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That's Just the Wave...

That's Just the Wave...

Bird can't fly in a cage (turn me up!)
Even when somebody go away (turn me up!)
The feelings don't really go away
That's just the wave (yeah)
 

Word to Kanye. I've heard this song countless times but for some reason today, I interpreted it a bit differently. My wave came at approximately 8:45am this morning while filling out an application at the DMV to get a new license. I hadn't expected such a pleasant experience as I talked to the attendant about North Carolina, her children's education, and escaping to places unknown. It wasn't until I was casually putting the final touches on the app when I saw the box asking if my license had been suspended. I flinched and it seemed as if my energy had immediately been wiped out. It had disappeared and it was nowhere to be found.

For her, it was a simple answer to a standard question. For me, it was a reminder that life isn't fair. It had opened up Pandora's Box and left me to clean up the aftermath. I immediately thought back to nearly 6 years earlier and the feeling of loneliness that had been inflicted on me after my accident. My hospital room was constantly filled with visitors and cards wishing me well but it seemed as if I was the only one there. The loneliness of those first few nights could have swallowed me whole and I was convinced that no one could stop this from happening. The loneliness eventually spread a comforting blanket over my life and I laid under my pain, fully embraced by the new reality it had provided.

I didn't look like depression. I didn't look like post traumatic stress disorder so people didn't treat me as such. I socialized, I went to school, and I still was Kamil at least from the outside looking in. I was the walking dead. I was there but only physically because in my  mind, I had already lost. At this point, there were no waves but full blown tsunamis that sought to damage anything in sight. The intangible pain was unbearable yet I had no words to fully describe how I felt. I often responded to people's inquiries saying that life was tough for everyone and mine was no different and nothing special.

Except mine was different and extremely special. It was mine and I had to fight for it. There were nights where my eyes spilled over with emotions that I couldn't explain. There were days where I believed that if I prayed hard enough that I would wake up from this extended nightmare. Tears and regret deemed inconsolable that came from the pit of my stomach almost as if I had inherited them from an earlier generation. I had inherited a trait that didn't allow me to process my pain but forced me to sit and be content in it. I was carrying centuries worth of stigmas that had made it unacceptable for me, a black woman, to admit my defeat. 

I would eventually speak my truth on my mental health but this was often at the expense of my relationship with others. Particularly other black people who didn't understand, didn't want to understand, or feared they may see their own issues in my eyes. I was reminded time and time again that for us, weakness had never been an option and could land you at the bottom of the Atlantic or beat dead in a field. We had internalized years worth of torture which resulted in our own mental angst for things that were completely out of our control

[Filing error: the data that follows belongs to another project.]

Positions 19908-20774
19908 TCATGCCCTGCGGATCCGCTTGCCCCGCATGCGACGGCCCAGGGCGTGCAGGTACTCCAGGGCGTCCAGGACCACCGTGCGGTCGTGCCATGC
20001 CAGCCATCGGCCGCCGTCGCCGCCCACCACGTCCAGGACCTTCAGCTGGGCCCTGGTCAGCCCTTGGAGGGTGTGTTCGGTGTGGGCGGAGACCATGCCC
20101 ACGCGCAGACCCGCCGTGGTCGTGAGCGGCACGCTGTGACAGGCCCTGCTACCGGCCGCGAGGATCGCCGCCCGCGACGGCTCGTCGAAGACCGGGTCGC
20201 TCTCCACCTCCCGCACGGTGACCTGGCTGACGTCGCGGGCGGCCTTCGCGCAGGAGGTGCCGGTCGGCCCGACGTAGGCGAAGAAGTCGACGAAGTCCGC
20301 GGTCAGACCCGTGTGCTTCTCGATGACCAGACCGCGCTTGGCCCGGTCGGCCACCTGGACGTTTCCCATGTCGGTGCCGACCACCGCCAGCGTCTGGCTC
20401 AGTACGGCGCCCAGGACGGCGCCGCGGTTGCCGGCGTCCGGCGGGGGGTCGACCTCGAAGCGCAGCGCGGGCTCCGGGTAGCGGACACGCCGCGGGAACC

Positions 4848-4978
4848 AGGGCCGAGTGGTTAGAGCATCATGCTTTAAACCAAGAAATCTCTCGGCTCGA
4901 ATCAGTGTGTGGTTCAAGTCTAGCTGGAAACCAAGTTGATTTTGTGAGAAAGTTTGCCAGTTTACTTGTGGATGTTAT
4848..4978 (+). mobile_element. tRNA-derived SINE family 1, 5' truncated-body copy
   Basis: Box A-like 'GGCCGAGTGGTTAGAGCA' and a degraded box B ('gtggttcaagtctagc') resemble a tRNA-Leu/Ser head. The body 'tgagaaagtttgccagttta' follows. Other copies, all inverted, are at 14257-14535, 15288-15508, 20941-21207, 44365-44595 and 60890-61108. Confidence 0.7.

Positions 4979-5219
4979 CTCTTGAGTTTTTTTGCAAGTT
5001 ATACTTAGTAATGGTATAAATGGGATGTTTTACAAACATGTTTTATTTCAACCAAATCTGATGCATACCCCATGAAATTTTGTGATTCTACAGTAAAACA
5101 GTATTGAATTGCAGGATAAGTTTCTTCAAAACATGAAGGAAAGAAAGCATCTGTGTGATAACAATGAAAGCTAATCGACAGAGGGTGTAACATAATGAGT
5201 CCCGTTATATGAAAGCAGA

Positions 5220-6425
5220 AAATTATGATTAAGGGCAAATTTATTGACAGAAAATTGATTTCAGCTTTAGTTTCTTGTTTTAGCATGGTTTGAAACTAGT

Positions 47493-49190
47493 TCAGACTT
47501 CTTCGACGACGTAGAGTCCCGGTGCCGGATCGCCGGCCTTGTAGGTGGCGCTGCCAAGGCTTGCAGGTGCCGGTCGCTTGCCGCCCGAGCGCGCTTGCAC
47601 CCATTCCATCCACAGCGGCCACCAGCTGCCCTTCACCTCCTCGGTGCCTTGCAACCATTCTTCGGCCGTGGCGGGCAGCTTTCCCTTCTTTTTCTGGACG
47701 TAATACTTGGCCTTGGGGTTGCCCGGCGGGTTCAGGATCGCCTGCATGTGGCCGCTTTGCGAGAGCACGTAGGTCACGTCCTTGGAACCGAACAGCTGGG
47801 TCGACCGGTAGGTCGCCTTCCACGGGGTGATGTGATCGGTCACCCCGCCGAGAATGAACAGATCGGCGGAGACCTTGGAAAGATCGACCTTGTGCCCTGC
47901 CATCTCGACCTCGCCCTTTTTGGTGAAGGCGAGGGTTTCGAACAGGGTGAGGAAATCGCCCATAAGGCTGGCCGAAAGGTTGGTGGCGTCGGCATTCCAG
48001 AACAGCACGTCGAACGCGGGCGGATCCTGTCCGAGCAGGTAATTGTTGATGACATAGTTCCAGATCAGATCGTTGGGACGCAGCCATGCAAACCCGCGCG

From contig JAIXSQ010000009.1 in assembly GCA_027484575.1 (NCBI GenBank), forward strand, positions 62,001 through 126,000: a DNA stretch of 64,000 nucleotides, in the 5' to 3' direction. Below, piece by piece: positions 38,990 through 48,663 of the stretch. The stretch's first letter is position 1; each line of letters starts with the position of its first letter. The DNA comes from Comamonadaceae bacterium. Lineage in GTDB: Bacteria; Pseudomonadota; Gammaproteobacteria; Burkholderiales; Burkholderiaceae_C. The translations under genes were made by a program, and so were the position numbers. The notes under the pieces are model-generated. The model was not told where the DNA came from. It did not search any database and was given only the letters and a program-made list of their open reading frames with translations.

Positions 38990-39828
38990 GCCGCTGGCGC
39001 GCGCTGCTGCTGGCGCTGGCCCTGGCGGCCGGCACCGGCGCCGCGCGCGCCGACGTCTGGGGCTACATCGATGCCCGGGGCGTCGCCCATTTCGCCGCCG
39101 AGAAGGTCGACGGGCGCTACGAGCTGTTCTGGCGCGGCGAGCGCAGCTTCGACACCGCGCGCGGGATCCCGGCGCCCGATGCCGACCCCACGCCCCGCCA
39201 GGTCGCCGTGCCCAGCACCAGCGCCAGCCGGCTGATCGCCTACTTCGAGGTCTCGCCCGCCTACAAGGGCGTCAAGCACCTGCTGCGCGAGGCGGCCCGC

At the DMV, I was reminded that I too am sometimes still a bird. I yearn to be free but at times, a cage forms around me restricting flight and confining me to a narrow space. A space with only enough room for me and barely enough light peeking in. No light to provide even a sense of direction for which way is out. I'm reminded that no matter how brilliant life can seem at times that hurt never dissolves at least for me. It's there as a constant reminder that I've been through something and made it to the other side. It's a reminder that the wave did it's best to take me under but I was able to find my footing.

This is what it has been like the past 6 years... a never ending series of waves that vary in intensity. Venturing across the world at 36,000 feet in the air only to hit turbulence and realizing that you have no control. It was like reading a set of directions with a missing step and still having to complete the task; confusing and frustrating. It was the gift I never wanted but have had to accept in order to see the value of its presence. 

Since that fateful day in 2010, I've met countless black people,strangers and loved ones, who I believe suffer from some form of mental illness. I'm obviously not trained to diagnose anyone but I recognize it in the emptiness of their eyes, their cold hearts, faithless prayers, and stories that envelope you almost as if they'll  suffocate you at any moment. I encourage everyone especially my brothers and sisters to really be a friend even if it is for that complete stranger. Encourage people to seek help which usually equates to more than a call for prayer and more frequent church visits. Encourage self care and provide an environment that allows people to feel safe enough to share their vulnerabilities. It's time to open the cages and set ourselves free.

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